The below article was written by Michael R. Gordon and Eva Xiao for The Wall Street Journal, Photo credit: Ng Han Guan / Associated Press
State Department cites imprisonment, torture and forced sterilization against minority group, accusations Beijing has denied
WASHINGTON—The Trump administration concluded that China has committed “genocide and crimes against humanity” against the Uighur ethnic group, delivering a forceful condemnation to Beijing over a mass repression campaign that has yet to prompt tough international action.
The determination, which was announced in a statement Tuesday by Secretary of State Mike Pompeo, accuses China of imprisoning, torturing and carrying out forced sterilization against the Uighurs, a Muslim minority group.
“I believe this genocide is ongoing, and that we are witnessing the systematic attempt to destroy Uighurs by the Chinese party-state,” Mr. Pompeo said. He said that Communist Party authorities “are engaged in the forced assimilation and eventual erasure of a vulnerable ethnic and religious minority group.”
The genocide designation, which also applies to other minority groups in Xinjiang, doesn’t carry any automatic legal consequences, but it puts pressure on other nations, and U.S. allies in particular, to consider sanctions and take other steps to condemn Beijing’s policies.
Antony Blinken, President-elect Joe Biden’s choice for secretary of state, told the Senate Foreign Relations Committee on Tuesday that he agreed that “forcing men, women and children into concentration camps” constituted genocide. The Biden campaign said in an August statement that the Chinese government’s actions constituted genocide and added that Mr. Biden “stands against it in the strongest terms.”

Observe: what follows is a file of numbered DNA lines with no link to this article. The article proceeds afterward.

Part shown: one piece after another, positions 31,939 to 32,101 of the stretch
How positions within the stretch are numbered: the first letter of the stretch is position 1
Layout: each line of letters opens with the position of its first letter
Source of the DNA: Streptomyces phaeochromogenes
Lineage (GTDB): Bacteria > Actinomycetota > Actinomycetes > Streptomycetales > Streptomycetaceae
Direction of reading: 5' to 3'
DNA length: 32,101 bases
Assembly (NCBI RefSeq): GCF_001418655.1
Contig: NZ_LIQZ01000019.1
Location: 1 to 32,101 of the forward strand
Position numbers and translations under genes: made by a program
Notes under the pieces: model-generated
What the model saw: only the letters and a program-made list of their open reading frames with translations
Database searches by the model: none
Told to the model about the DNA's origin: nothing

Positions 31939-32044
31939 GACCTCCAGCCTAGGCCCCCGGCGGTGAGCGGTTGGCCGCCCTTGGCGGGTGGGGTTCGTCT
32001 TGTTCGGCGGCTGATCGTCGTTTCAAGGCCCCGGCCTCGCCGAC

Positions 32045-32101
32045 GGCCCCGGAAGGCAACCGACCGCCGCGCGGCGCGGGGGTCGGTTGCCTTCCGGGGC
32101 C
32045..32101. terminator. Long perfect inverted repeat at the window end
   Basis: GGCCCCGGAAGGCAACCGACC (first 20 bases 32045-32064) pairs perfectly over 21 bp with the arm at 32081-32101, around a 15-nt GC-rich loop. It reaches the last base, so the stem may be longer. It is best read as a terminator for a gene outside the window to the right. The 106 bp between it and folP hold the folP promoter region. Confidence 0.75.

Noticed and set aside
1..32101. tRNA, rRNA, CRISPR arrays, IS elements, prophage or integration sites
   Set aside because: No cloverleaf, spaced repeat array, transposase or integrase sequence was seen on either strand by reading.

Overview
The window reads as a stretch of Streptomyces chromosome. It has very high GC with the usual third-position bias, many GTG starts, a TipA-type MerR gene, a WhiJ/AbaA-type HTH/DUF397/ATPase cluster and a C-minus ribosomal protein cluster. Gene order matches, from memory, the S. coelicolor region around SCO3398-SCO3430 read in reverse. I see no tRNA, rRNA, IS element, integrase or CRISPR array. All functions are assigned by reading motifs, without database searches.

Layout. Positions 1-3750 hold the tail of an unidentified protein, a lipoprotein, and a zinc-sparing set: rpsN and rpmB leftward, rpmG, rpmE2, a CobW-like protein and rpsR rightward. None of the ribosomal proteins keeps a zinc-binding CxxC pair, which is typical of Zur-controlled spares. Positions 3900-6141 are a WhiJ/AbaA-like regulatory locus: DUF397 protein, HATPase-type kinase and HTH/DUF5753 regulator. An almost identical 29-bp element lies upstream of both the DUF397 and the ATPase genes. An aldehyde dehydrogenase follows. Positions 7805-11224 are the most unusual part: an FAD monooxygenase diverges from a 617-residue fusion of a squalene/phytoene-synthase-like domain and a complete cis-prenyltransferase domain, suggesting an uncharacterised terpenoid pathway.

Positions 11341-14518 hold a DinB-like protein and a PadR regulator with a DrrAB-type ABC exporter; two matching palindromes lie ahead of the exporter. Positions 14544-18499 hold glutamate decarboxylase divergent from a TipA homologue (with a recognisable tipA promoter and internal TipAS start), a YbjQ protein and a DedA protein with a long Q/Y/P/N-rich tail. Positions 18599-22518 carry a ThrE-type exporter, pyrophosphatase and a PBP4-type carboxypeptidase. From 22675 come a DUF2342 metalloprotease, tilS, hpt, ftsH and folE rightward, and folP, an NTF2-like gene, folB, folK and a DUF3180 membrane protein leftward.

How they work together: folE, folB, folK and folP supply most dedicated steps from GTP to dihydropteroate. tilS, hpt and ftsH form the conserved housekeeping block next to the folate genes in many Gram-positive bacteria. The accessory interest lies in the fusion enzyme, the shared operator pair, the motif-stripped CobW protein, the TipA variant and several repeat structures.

Mr. Blinken also told the senators that the incoming administration would look at ways to express its disapproval, including barring the import of products made with forced labor in China and not exporting technology that China can use to further repression at home.
Striking other themes that suggested the Biden administration would take a firm stance in managing relations with Beijing strained by geopolitical rivalry and tensions over technology and trade, Mr. Blinken denounced Beijing’s crackdown in Hong Kong and said the U.S. should strive to “outcompete China.”
The Chinese Embassy said Mr. Pompeo’s accusation of genocide “is simply a lie” and a “farce used to discredit China.” The embassy defended the policies in Xinjiang, the region where most Uighurs live, as necessary to stop terrorist attacks and provide stability to preserve lives and economic development.
“Xinjiang-related issues are not about ethnicity, religion or human rights, but about anti-violence, anti-terrorism, anti-separatism and de-radicalization,” the embassy said.
Accusations of genocide by the State Department are rare, and while the State Department has criticized China’s actions in Xinjiang in recent years, the genocide declaration came on the Trump administration’s last day. Mr. Pompeo said that he arrived at the determination following a careful review of the facts.
After a series of bombings and other attacks that Beijing attributed to militant Islamic terrorists in the last decade, China embarked on a mass surveillance and detention program of Uighurs and other Muslims. Since late 2016, authorities in Xinjiang have built thousands of police stations, installed billions of dollars in surveillance technology and set up internment camps that the U.S. says have incarcerated more than 1 million Uighurs.
The Trump administration in recent months has placed sanctions on Chinese officials and agencies involved in the crackdown and last week banned imports of cotton and tomato products from Xinjiang.